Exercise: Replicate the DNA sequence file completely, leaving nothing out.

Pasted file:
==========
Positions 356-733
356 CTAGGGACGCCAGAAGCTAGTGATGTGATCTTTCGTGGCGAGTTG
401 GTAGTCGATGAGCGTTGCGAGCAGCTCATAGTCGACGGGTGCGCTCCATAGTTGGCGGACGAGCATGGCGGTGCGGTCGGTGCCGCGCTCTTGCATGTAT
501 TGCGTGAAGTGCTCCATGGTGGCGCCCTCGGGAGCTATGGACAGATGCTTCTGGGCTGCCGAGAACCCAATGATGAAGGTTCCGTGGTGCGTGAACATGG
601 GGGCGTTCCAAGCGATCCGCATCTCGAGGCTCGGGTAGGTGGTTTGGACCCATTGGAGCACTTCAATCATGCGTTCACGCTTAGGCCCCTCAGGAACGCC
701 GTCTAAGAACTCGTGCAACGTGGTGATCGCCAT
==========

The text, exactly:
Positions 356-733
356 CTAGGGACGCCAGAAGCTAGTGATGTGATCTTTCGTGGCGAGTTG
401 GTAGTCGATGAGCGTTGCGAGCAGCTCATAGTCGACGGGTGCGCTCCATAGTTGGCGGACGAGCATGGCGGTGCGGTCGGTGCCGCGCTCTTGCATGTAT
501 TGCGTGAAGTGCTCCATGGTGGCGCCCTCGGGAGCTATGGACAGATGCTTCTGGGCTGCCGAGAACCCAATGATGAAGGTTCCGTGGTGCGTGAACATGG
601 GGGCGTTCCAAGCGATCCGCATCTCGAGGCTCGGGTAGGTGGTTTGGACCCATTGGAGCACTTCAATCATGCGTTCACGCTTAGGCCCCTCAGGAACGCC
701 GTCTAAGAACTCGTGCAACGTGGTGATCGCCAT